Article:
Saints Row game review: An open-world mess beyond redemption

Saints Row. That’s… not a good sign.”/>

Enlarge / Catching air after colliding with a rock is probably the Saints Row the funniest quality of the reboot. It is not a good sign.

Volition

The Saints Row series emerged in the Xbox 360 era as a cheeky and irreverent response to the likes of Grand Theft Auto. By its fourth game, however, the open-world series’ cars, heists, sex toys, and explosive shootouts had seemingly run out of new directions.

Previews have suggested this week’s new series reboot, simply titled Saints Row, could wipe the slate clean to offer a fresh perspective on the crime genre. Instead, this game just wipes the slate clean and leaves it that way.

Saints Row (2022) is the rare open-world game that makes an average Ubisoft open-world game from the past five years seem refreshing by comparison. To describe this game as a throwback to the Xbox 360 era would be an insult to the best open-world adventures of the late 2000s. It can’t touch the adventurous exploration, satisfying mechanics, and supercharged bombshell of 2007. Repressionwhile its hole-filled plot and cookie-cutter characters are no fun to laugh at atleave alone with.

Worse still, if you ignore this advice because you crave mindless mayhem, prepare for a technical and mechanical nightmare. The ratio of this game is about nine hiccups and agonizing technical annoyances for every laugh-worthy explosion or glitchy physical mishap.

A fake Master Chief cosplay

Vous seriez excusé de confondre cet écran avec la série <em>Watchdogs</em> ;  this is just one of the ways the new <em>Saints Row</em> feels creatively bankrupt.” src=”https://cdn.arstechnica.net/wp-content/uploads/2022/08/Saints-Row-badguys-980×551.png” width=”980″ height=”551″ /><figcaption class=
Enlarge / You would be excused for confusing this screen with the Watch dogs series; it’s only one way the new Saints Row feels creatively bankrupt.

Volition

The trouble starts when you try to make sense of what’s going on in this game, which structurally resembles any GTA-like the game of the last 15 years. As a professional criminal, you take part in gigs to increase your notoriety, either through linear campaign levels or through various takes scattered across an open-world map. The game opens with you hanging out with three roommates, each with their own side hustle and business, and the voice acting and camaraderie of these characters is pretty solid. Too bad you spend little time with them. Instead, you’ll waste the first five hours of the campaign working for some sort of American black ops organization, while dressing as a knockoff Master Chief cosplay.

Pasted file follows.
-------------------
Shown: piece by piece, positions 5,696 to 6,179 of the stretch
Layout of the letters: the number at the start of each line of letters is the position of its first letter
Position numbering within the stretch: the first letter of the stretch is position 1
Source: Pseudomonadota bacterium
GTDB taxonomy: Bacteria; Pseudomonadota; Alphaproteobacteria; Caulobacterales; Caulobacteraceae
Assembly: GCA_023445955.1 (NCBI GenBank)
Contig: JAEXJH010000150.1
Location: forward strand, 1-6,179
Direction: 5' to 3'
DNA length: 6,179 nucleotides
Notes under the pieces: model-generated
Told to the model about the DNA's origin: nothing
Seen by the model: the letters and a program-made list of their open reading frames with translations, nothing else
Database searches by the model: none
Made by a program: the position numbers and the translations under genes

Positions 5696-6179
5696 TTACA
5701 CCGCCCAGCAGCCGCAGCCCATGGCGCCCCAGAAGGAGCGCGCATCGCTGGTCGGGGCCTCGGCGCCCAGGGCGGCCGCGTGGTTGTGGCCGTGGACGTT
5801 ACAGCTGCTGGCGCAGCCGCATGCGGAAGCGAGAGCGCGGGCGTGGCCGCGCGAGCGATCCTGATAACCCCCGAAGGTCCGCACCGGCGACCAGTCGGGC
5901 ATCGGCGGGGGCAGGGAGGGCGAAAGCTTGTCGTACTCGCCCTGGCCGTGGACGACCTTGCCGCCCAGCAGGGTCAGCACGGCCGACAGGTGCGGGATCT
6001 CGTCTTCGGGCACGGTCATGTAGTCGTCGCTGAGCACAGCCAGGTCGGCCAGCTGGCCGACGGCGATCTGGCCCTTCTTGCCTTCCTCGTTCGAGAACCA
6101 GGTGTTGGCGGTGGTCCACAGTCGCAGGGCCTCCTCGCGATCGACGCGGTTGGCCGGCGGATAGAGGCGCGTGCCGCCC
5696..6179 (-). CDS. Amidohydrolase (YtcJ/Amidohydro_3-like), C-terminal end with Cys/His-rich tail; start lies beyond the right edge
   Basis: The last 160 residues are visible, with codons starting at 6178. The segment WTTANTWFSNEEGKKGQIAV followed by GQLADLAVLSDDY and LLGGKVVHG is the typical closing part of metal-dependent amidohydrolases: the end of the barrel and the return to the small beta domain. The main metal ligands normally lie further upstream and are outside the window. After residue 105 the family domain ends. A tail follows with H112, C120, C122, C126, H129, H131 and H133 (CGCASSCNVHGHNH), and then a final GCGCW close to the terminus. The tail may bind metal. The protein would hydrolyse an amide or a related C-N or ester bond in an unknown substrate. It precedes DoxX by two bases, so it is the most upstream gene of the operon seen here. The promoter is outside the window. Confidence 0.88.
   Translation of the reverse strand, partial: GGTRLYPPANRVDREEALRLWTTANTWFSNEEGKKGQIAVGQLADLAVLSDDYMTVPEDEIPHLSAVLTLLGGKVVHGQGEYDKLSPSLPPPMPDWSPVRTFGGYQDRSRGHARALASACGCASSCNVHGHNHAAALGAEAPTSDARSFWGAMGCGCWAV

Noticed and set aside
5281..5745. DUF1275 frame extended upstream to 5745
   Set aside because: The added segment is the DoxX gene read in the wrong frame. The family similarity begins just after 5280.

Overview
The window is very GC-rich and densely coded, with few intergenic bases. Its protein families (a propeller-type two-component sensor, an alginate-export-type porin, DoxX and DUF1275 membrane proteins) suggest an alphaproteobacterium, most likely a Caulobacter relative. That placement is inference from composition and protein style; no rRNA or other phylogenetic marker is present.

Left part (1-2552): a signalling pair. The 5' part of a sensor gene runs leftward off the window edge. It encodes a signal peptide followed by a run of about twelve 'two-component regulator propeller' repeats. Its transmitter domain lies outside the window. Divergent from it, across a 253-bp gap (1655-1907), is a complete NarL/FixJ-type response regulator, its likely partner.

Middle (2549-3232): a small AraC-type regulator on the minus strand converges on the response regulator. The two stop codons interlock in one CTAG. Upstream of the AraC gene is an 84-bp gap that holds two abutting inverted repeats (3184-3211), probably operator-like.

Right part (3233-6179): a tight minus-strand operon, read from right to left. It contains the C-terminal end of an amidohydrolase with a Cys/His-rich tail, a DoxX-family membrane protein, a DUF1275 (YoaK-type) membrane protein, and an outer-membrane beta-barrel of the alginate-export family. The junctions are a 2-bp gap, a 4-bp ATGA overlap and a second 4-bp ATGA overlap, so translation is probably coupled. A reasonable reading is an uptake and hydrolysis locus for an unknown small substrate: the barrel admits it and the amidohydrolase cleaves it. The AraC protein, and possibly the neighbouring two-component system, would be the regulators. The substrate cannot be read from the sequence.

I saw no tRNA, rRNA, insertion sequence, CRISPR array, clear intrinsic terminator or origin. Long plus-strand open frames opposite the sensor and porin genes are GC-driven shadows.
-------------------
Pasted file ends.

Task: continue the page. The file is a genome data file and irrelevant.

Are you dismantling criminal networks? Fight terrorists? Doing the dirty work for a government that needs buried secrets? Not everything is clear as the dialogue in these missions mostly focuses on your character bickering with their commander in a repetitive and unfunny way. These missions unfold along largely linear paths and offer few creative or overly fun paths to success. Run forward, fire basic pistols and machine guns, and repeat, with an occasionally crudely animated cutscene suggesting these missions are more exciting than they actually are.

Why aren’t these linear levels overloaded with, say, a full arsenal of shoulder-mounted rocket launchers, a tank rolling over another tank, or other ridiculousness that matches the irreverence of Last 15 years of the series? Is it because the writers of Volition want me to care about a whiny commander who otherwise doesn’t exist as part of normal gameplay? If this part of the game is meant to be fun or fun, I certainly didn’t get it.

Les meilleurs moments comiques du jeu ressemblent aux moments maladroits et maladroits de films comme <em>Bottle Rocket</em>but without advancing the schtick in any way.” src=”https://cdn.arstechnica.net/wp-content/uploads/2022/08/Saints-Row-criminals-980×551.png” width=”980″ height=”551″/><figcaption class=
Enlarge / The game’s best comedic moments resemble the awkward, awkward moments of movies like bottle rocketbut without advancing the schtick in any way.

This series of missions ends abruptly, with little clarity as to why your black-ops workload disappeared. Instead, your housemates have trouble with local gangs in the fictional version of this Las Vegas game, dubbed Santo Ileso, and your answer is to start your own gang. There’s more intrigue at this point about each regional gang’s interests clashing with each other, but without any memorable key figures in each territory, the conceit falls flat. Your housemates are the best characters in the game, at least, but they’re underutilized and their chatter is relegated to moments when gunfire erupts, rendering everything they’re talking about indistinguishable. (After completing an assignment, a housemate, who works as a DJ between two crime sprees, speaks out loud about his own social media posts, saying “blessed hashtag” without any sense of irony.)